Honors Projects for Social Work

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    Depression and Social Support Among Older Japanese in Long-term Care
    (University of Hawaii at Manoa, 2014-09-26) Underwood, Charna ; Jung Kim, Bum ; Social Work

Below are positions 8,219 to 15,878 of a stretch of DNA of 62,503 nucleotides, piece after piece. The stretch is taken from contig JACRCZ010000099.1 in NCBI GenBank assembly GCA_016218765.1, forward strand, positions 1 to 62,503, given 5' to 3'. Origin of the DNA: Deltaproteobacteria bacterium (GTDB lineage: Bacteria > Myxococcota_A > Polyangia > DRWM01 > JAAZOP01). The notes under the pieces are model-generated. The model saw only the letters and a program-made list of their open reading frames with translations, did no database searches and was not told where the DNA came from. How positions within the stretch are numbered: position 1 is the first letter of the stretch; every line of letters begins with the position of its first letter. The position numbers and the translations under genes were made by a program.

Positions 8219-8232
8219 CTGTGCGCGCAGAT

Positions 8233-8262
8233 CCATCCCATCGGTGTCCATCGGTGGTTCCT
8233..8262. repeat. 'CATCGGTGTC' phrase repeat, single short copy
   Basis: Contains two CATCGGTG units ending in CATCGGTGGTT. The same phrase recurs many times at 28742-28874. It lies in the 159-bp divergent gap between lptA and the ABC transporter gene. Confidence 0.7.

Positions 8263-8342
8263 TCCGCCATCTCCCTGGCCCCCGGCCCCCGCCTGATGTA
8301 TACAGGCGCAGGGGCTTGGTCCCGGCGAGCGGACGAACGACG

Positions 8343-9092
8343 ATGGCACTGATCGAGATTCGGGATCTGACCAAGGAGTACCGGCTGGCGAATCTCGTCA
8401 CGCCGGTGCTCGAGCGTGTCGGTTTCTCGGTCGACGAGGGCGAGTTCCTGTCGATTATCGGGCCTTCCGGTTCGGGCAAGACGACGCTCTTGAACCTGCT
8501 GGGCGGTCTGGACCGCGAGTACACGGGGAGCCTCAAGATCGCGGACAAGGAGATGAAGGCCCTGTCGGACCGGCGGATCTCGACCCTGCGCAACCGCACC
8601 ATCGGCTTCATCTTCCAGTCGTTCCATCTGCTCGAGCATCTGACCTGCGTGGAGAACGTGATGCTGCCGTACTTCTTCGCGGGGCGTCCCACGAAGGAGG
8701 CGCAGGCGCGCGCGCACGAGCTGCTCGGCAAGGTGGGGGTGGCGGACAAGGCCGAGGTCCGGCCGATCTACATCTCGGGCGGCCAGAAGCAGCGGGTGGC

Not many studies have researched older Japanese living in Hawaii, even though they are the largest older ethnic group in Hawaii. Due to longer life expectancy and upcoming aging of the baby boomer population, more adults will utilize long-term care services such as nursing homes, Adult Day Care, and other types of services. Depression is a growing concern among older adults and studies found that it relates to lower quality of life (Wada et al., 2004), higher mortality rate (Takeshita et al., 2002), substance abuse (Culberson & Ziska, 2008), and suicide (NPA, 2014). In particular, it is difficult for older Japanese to be diagnosed and treated for depression due to mental health stigma from the Japanese culture. This study examined the relationship between depression and social support in 69 older Japanese in long-term care settings. Convenience sampling was used to get data from retirement communities, care homes, nursing facilities and Adult Day Health Care programs. The results showed that social support significantly correlated with depression. The other factors that strongly correlated with depression in the population sampled were cognitive functioning and IADL. The data from this study can assist social workers and other healthcare professionals in creating better programs to help older Japanese and their families.